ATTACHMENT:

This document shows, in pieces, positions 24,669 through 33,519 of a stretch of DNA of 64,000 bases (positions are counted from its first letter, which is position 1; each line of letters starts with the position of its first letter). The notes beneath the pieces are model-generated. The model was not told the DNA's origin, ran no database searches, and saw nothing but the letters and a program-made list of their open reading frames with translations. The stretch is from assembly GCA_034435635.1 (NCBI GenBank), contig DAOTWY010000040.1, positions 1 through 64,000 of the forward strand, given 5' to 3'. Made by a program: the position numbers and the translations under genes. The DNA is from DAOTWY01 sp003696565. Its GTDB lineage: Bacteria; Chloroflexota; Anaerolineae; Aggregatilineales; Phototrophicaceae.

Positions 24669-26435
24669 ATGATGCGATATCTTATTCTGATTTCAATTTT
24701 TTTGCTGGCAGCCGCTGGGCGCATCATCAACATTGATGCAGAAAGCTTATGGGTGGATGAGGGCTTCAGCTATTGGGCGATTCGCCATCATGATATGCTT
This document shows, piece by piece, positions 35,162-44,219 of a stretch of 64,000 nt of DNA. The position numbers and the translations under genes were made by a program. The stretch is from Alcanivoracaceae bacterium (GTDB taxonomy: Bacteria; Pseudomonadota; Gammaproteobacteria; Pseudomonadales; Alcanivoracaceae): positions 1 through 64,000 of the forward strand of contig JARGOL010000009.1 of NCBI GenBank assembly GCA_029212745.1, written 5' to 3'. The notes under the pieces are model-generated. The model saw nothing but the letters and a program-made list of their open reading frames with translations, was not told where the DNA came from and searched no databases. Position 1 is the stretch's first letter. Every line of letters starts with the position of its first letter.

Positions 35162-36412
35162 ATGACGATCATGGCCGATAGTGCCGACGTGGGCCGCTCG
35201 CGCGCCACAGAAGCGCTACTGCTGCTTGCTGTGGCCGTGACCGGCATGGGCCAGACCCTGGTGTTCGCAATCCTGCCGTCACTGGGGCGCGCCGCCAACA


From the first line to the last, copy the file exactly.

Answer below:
This document shows, in pieces, positions 24,669 through 33,519 of a stretch of DNA of 64,000 bases (positions are counted from its first letter, which is position 1; each line of letters starts with the position of its first letter). The notes beneath the pieces are model-generated. The model was not told the DNA's origin, ran no database searches, and saw nothing but the letters and a program-made list of their open reading frames with translations. The stretch is from assembly GCA_034435635.1 (NCBI GenBank), contig DAOTWY010000040.1, positions 1 through 64,000 of the forward strand, given 5' to 3'. Made by a program: the position numbers and the translations under genes. The DNA is from DAOTWY01 sp003696565. Its GTDB lineage: Bacteria; Chloroflexota; Anaerolineae; Aggregatilineales; Phototrophicaceae.

Positions 24669-26435
24669 ATGATGCGATATCTTATTCTGATTTCAATTTT
24701 TTTGCTGGCAGCCGCTGGGCGCATCATCAACATTGATGCAGAAAGCTTATGGGTGGATGAGGGCTTCAGCTATTGGGCGATTCGCCATCATGATATGCTT
This document shows, piece by piece, positions 35,162-44,219 of a stretch of 64,000 nt of DNA. The position numbers and the translations under genes were made by a program. The stretch is from Alcanivoracaceae bacterium (GTDB taxonomy: Bacteria; Pseudomonadota; Gammaproteobacteria; Pseudomonadales; Alcanivoracaceae): positions 1 through 64,000 of the forward strand of contig JARGOL010000009.1 of NCBI GenBank assembly GCA_029212745.1, written 5' to 3'. The notes under the pieces are model-generated. The model saw nothing but the letters and a program-made list of their open reading frames with translations, was not told where the DNA came from and searched no databases. Position 1 is the stretch's first letter. Every line of letters starts with the position of its first letter.

Positions 35162-36412
35162 ATGACGATCATGGCCGATAGTGCCGACGTGGGCCGCTCG
35201 CGCGCCACAGAAGCGCTACTGCTGCTTGCTGTGGCCGTGACCGGCATGGGCCAGACCCTGGTGTTCGCAATCCTGCCGTCACTGGGGCGCGCCGCCAACA